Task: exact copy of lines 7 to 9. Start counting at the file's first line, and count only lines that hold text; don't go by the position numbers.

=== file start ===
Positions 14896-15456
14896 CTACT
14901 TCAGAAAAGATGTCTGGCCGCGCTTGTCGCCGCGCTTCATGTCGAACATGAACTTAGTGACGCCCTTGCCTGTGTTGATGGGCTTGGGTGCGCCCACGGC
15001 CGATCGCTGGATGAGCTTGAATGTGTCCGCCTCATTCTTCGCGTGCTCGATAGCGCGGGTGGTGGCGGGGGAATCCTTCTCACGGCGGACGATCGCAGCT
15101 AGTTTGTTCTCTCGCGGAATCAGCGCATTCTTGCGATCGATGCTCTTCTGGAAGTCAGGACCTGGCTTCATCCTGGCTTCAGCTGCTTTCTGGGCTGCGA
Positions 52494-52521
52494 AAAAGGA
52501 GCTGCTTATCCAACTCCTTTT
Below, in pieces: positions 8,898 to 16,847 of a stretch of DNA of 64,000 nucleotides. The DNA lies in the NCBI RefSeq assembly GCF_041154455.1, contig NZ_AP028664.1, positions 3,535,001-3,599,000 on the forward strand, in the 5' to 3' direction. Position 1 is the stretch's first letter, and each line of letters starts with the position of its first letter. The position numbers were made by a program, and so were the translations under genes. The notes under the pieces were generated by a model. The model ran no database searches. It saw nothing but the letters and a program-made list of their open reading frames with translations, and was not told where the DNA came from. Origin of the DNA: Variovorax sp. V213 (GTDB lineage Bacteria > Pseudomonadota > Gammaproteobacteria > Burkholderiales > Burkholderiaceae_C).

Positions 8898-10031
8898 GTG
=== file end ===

52494 AAAAGGA
52501 GCTGCTTATCCAACTCCTTTT
Below, in pieces: positions 8,898 to 16,847 of a stretch of DNA of 64,000 nucleotides. The DNA lies in the NCBI RefSeq assembly GCF_041154455.1, contig NZ_AP028664.1, positions 3,535,001-3,599,000 on the forward strand, in the 5' to 3' direction. Position 1 is the stretch's first letter, and each line of letters starts with the position of its first letter. The position numbers were made by a program, and so were the translations under genes. The notes under the pieces were generated by a model. The model ran no database searches. It saw nothing but the letters and a program-made list of their open reading frames with translations, and was not told where the DNA came from. Origin of the DNA: Variovorax sp. V213 (GTDB lineage Bacteria > Pseudomonadota > Gammaproteobacteria > Burkholderiales > Burkholderiaceae_C).